What the study of legal cynicism and crime can tell us about reliability, validity, and versatility in law and social science research

John Hagan*, Bill McCarthy, Daniel Herda

*Corresponding author for this work

Research output: Contribution to journalReview articlepeer-review

1 Scopus citations

Abstract

We call for a further appreciation of the versatility of concepts and methods that increase the breadth and diversity of work on law and social science. We make our point with a review of legal cynicism. Legal cynicism's value, like other important concepts, lies in its versatility as well as its capacity for replication. Several classic works introduced legal cynicism, but Sampson & Bartusch named it. Kirk & Papachristos used a cultural framework to broaden it and added essential measures of perceived unresponsiveness and incapacity of police to ensure neighborhood safety and security. A structural theory of legal cynicism explains minority residents' skepticism of, and desperate reliance on, police in the absence of alternative sources of safety. Historical and ethnographic studies play especially important roles in broadening the versatility of legal cynicism for the study of crime and responses to it.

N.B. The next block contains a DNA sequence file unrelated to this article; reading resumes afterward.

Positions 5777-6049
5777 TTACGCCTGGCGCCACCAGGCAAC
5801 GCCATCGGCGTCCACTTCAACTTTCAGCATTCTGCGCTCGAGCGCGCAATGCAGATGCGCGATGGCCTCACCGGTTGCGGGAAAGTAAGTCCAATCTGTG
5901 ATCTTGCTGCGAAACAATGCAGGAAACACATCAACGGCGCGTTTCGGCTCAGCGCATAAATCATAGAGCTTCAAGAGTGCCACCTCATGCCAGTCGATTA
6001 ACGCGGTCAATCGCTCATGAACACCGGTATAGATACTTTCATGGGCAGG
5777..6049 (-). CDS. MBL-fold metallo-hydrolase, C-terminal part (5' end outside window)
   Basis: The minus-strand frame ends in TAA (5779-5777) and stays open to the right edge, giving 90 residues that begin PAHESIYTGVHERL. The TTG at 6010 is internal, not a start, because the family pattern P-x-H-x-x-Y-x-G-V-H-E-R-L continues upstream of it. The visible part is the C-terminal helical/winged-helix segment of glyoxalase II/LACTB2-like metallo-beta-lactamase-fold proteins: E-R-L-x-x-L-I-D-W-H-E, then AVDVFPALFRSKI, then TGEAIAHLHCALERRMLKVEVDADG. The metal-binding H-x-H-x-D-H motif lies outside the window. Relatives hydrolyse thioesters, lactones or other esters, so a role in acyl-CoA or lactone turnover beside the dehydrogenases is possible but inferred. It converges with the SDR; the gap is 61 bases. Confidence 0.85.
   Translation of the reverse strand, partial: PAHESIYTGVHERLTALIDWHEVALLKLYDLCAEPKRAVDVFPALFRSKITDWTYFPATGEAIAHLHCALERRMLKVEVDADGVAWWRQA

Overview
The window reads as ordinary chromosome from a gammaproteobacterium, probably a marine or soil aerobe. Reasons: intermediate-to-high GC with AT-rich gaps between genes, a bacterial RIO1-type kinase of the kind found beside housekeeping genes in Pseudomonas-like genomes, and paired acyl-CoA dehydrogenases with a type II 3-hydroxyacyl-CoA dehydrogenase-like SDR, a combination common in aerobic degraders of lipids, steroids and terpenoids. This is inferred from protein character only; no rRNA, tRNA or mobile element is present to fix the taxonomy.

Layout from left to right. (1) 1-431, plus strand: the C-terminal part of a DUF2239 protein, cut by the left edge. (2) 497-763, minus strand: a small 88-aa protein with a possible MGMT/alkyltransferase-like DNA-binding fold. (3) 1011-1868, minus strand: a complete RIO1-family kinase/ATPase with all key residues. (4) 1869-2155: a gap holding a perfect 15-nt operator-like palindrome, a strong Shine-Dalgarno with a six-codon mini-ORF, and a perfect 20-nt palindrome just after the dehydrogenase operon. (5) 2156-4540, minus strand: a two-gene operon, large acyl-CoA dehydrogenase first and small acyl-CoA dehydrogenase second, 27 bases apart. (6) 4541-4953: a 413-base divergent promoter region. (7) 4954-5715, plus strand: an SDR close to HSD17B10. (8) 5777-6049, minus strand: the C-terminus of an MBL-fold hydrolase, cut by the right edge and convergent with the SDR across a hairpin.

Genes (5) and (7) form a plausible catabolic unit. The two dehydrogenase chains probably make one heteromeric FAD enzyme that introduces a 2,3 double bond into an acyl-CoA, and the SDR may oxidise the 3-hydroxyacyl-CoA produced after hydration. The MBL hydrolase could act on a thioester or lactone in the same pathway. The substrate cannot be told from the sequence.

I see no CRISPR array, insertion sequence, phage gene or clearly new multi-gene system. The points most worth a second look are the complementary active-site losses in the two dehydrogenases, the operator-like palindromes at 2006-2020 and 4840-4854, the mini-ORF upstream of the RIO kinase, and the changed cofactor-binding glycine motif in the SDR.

Original languageEnglish (US)
Pages (from-to)1-20
Number of pages20
JournalAnnual Review of Law and Social Science
Volume16
DOIs
StatePublished - Oct 13 2020

Keywords

  • Crime
  • Criminal justice
  • Legal cynicism
  • Neighborhoods
  • Police
  • Racial segregation

ASJC Scopus subject areas

  • Sociology and Political Science
  • Law

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